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I decided it was time to ditch my plastic razor. I had taken my time addressing environmental hair removal before finally - timidly- googling what options there were out there.
I was pumped to discover sugaring , a hair removal technique which uses a sugar and lemon paste which can be washed down the sink. I hadn't expected to be scouring the same websites two days later for eco-friendly nail polish options.
It wasn't until earlier this week, trying to compare the cost of disposable contact lenses with glasses, that I understood my initial reluctance to google the environmentally friendly hair removal options. It was because if there weren't any planet friendly alternatives, I wasn't ready to give up on these beauty products.
Although technically not necessities, having smooth legs, red nail polish and disposable contact lenses felt so important to how I felt about myself that it could be worth the environmental cost.
The Ugly Problem with the Cosmetic Industry
Before we consider our reliance on beauty products (which are technically not necessities) lets have a look at the cost of some of these products.
The global cosmetics market is worth over four billion dollars and that figure is projected to rise by 30% in the next six years.
Beauty products often include toxic chemical products that don't break down. Instead they accumulate in our waterways and airways. Chemicals such as lead acetate or formaldehyde, which can be found in hair dye, creams and makeup, have been linked to causing cancer. There are other products such as hair spray and some fragrances that cause air pollution.
"The Cosmetics industry has an ugly problem: make-up, shampoos, and lotions are contaminated with toxic chemicals that harm health"- Janet Nudelman, Campaign for Safe Cosmetics
"The Cosmetics industry has an ugly problem: make-up, shampoos, and lotions are contaminated with toxic chemicals that harm health" Janet Nudelman, Campaign for Safe Cosmetics. The strong containers required to store these chemicals are also an issue. The single use containers are typically made of non-recyclable packaging, which further contaminates the environment.
Palm oil plantations are responsible for major losses of Indonesian rainforests and the sourcing practices for supposedly "natural" products aren't free from environmental concerns either.
But beauty products aren't just degrading the environment, they could also be degrading your skin.
[Image Caption] Palm oil plantations are destroying rainforests.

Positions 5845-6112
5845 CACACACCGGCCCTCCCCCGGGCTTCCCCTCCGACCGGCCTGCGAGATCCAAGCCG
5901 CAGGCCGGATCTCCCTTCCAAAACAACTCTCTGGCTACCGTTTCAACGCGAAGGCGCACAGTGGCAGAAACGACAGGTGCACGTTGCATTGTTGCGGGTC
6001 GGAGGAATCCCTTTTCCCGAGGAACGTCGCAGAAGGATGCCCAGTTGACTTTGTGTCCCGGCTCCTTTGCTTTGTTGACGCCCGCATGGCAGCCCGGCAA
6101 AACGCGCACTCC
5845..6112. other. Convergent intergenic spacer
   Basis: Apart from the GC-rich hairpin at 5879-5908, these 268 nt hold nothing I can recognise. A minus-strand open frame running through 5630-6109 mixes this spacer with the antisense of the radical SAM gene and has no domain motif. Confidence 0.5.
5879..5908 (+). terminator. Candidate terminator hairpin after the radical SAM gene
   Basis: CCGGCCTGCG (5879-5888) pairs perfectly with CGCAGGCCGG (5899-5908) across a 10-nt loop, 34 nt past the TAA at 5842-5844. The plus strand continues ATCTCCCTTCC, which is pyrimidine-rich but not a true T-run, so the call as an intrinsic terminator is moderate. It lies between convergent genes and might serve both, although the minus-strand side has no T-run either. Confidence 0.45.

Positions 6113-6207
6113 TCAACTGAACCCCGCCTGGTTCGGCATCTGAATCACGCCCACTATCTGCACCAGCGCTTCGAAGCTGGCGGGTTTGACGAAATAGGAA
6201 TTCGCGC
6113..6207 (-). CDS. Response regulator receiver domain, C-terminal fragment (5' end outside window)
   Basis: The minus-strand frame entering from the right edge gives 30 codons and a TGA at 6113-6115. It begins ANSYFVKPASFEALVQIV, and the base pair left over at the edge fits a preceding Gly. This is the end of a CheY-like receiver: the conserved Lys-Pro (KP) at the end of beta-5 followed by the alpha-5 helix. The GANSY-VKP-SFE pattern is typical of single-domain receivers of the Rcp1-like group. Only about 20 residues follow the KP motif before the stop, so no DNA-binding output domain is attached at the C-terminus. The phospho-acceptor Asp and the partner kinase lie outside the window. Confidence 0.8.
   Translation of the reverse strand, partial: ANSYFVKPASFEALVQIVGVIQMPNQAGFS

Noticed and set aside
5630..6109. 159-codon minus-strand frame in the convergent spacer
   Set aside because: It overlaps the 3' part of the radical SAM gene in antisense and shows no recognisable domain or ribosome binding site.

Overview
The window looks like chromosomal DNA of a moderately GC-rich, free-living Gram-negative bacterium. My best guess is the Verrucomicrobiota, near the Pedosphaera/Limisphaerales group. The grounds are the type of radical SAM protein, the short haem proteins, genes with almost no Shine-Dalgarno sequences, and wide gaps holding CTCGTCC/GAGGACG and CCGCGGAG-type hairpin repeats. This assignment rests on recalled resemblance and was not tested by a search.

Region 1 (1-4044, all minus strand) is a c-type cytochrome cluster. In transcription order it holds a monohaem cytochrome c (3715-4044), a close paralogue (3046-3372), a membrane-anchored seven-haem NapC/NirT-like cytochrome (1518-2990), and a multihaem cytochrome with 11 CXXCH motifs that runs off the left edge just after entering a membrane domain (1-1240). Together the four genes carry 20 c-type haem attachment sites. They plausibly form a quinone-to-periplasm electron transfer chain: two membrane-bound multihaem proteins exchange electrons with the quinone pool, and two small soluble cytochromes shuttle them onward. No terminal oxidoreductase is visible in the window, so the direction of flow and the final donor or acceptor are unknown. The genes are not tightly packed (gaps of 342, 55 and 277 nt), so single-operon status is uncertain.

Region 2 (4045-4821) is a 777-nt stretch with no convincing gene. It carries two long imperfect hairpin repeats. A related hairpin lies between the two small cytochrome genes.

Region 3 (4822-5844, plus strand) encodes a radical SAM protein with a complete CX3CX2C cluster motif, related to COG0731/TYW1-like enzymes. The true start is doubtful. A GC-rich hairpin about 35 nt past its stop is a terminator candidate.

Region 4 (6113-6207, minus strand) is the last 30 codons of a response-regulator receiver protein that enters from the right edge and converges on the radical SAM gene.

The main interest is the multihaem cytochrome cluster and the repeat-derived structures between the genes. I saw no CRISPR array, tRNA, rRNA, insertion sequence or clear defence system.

Our skin's greatest energy is no longer the sun
Exposure to pollutants in the air has been found to cause skin blemishes. The most noticeable effects of the pollution include pigmentation, redness and an uneven skin tone, which are the same conditions moisturiser creams and foundations claim to combat. Some cosmetic companies are even researching ways to manufacture creams that will use anti-oxidants to protect skin from pollution.
Linda Blahr from SkinCeuticals tells us that "Ozone pollution surrounds us around the clock. It's proven to cause oxidative stress in the skin by forming free radicals, which in turn leads to visible ageing."
So we're stuck in a downwards spiral: beauty products releasing toxins that cause flawed skin, which we rely on beauty products to fix. It's a sad abuse of nature when we strip the environment of its natural beauty in order to satisfy our own vanity.- -
With the majority of city inhabitants exposed to air quality levels that exceed safe levels, this is an issue that will become increasingly relevant. So we're stuck in a downwards spiral: beauty products releasing toxins that cause flawed skin, which we rely on beauty products to fix. It's a sad abuse of nature when we strip the environment of its natural beauty in order to satisfy our own vanity.
True Beauty is more than flawless coverage
(1) Consider our motives
The cosmetic energy relies on convincing us that we need the products they are selling. And so it's worth taking a moment and asking ourselves why we need to have longer eyelashes. Or if then reason we are ripping out the hair on our legs because it makes us feel good, or is it based on a picture we've seen in a magazine. This kind of desire to always fulfill a certain look is an example of a desire that won't go away. There isn't a product that will satisfy this urge, because it's an issue with how we are taught to look at ourselves.
If we're trying to get out of this cycle of cosmetic bingeing, it's important to recognise which products we are using out of necessity and which ones are just successfully marketed to us.
(2) Focus on other forms of beauty
Beauty isn't just something that is found in a makeup bottle. Focusing too much on how we look and trying to hide flaws and insecurities is letting the ugly side of the cosmetic industry have the power. Beauty can be about your character and the love that you show other people. Or it can be about the natural environment, and how we can be bold to protect it.
In a world filled with beauty there is so much more to focus on than the insecurities or flaws you may feel.
(3) Find those alternative cosmetic products
Don't believe that there aren't options out there. There are so many innovative people out there, working together to do their part for the environment. It's exciting to be able to share our ideas and learn from each other.